Also, as Borg collects a tremendous amount of monitoring data and logs, it is able to perform a lot of internal optimizations, which are prioritized over individual users' preferences (for the larger good). In addition, it can empirically determine application preferred settings for some users, thought the method used to make such predictions are not disclosed in the paper.
Borg is similar in essence to cluster managers and schedulers used by other, equally sized internet giants: Microsoft's Autopilot , Facebook's Tupperware , and Twitter's Aurora .
Mesos is a two level modular scheduler for distributed computing frameworks. The modular design allows it to implement different resource allocation policies. Frameworks implement they own schedulers, which then take responsibility for resource management of their allocated pool.
Mesos aims to be scalable and fault tolerant. It minimize its role in the cluster by simply offering resources from the global pool to frameworks, which can in turn accept or reject those offers. Mesos allocation modules can implement weighed fairness, prioritization, task preemption, and so on. It provides isolation to co-existing frameworks by running containers  on workers, where tasks are executed. Mesos' master is replicated through Zookeeper .
The philosophy behind Mesos is, as advocated by Omega and later implemented in Borg, that a monolithic scheduler responsible for providing every possible allocation policies is not maintainable, nor is it scalable. Pushing those features to the frameworks, with a set of ''efficiency`` incentives, such as a revocation time on workers, and accounting individual allocation time as occupancy from the framework, makes it in practice much easier to consolidate the cluster with multiple, different frameworks. In a scenario where a large number of users want to use the cluster (and where its operators want to maximize utilization and efficiency) and run dramatically different frameworks, or different versions of the same framework, such a design makes a lot of sense. There is a small risk that a specific mix of frameworks leads to perpetual resource contention, and an overall lower cluster utilization than with statically partitioned shares, but in such cases it might suffice to either statically allocate a partition of the cluster to one of the contending framework, or to switch to a shared state scheduler. Mesos' paper also mention that such a conflicting combination can lead to resource fragmentation, which results in sub-optimal usage of the cluster.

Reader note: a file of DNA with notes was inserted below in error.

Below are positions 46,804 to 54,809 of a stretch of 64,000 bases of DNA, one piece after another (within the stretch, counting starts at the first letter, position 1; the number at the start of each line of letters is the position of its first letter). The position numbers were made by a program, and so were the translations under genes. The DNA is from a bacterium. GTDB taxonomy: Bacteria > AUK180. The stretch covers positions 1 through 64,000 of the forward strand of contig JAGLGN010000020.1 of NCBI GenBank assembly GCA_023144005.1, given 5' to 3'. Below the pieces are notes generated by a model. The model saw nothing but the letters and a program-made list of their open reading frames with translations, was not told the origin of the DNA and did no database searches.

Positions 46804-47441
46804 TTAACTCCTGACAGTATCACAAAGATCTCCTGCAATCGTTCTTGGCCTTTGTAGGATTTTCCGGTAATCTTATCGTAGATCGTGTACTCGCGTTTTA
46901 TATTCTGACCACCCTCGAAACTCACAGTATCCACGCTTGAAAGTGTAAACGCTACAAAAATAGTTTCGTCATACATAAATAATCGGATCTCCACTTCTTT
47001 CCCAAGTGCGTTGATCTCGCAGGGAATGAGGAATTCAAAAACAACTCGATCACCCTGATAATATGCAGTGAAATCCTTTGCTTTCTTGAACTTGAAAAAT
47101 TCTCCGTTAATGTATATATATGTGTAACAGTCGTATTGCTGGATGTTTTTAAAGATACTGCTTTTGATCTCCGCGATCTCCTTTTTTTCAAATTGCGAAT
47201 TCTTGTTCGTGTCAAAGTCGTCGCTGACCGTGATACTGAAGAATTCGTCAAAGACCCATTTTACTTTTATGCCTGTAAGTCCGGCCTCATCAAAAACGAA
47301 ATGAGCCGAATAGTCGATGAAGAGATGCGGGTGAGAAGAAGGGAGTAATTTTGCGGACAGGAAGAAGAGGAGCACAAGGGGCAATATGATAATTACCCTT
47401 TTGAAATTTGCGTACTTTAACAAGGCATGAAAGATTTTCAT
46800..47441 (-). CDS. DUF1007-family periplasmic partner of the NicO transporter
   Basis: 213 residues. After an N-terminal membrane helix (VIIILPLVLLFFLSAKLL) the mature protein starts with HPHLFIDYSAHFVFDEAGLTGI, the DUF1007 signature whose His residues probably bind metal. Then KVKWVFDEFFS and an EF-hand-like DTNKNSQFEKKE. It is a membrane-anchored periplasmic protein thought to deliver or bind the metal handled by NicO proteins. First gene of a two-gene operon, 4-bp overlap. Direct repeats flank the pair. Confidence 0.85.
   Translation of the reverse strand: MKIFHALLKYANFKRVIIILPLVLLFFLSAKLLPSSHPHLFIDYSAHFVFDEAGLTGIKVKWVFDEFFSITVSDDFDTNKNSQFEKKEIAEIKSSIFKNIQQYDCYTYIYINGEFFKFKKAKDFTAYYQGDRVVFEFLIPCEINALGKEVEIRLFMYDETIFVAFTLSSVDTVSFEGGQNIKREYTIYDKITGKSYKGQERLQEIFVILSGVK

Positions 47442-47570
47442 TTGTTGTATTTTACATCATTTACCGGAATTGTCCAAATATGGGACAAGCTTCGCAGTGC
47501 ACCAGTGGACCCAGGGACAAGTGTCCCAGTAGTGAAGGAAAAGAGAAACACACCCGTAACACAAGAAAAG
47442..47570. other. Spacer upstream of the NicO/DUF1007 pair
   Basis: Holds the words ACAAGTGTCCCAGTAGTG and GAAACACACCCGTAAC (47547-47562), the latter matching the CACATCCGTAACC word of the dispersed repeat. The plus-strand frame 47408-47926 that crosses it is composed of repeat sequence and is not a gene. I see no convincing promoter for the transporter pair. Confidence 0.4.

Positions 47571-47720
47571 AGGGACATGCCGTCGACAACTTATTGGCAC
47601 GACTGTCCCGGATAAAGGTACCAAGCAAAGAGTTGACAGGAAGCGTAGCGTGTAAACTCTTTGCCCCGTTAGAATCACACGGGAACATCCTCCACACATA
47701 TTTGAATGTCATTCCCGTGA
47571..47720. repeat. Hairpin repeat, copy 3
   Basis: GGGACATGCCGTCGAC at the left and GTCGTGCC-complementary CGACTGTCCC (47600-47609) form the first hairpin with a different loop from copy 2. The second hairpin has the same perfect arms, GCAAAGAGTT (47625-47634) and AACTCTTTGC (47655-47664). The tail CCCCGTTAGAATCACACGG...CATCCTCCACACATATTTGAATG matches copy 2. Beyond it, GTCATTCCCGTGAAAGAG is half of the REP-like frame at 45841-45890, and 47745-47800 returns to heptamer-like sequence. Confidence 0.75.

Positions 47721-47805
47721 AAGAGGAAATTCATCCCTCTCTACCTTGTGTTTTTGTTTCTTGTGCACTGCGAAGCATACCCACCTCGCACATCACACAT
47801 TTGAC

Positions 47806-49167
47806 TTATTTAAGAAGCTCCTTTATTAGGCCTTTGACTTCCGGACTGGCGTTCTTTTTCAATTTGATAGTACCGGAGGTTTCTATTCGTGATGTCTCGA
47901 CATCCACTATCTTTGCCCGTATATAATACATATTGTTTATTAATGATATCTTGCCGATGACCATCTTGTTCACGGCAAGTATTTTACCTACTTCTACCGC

We note that Apache Spark was initially designed to be a specialized scheduler and framework running on Mesos, to showcase its efficiency.
Omega is a Google project aiming to tackle the challenges raised by Borg's monolithism, which was a bottleneck that made it difficult to scale and hard to update with new scheduling policies.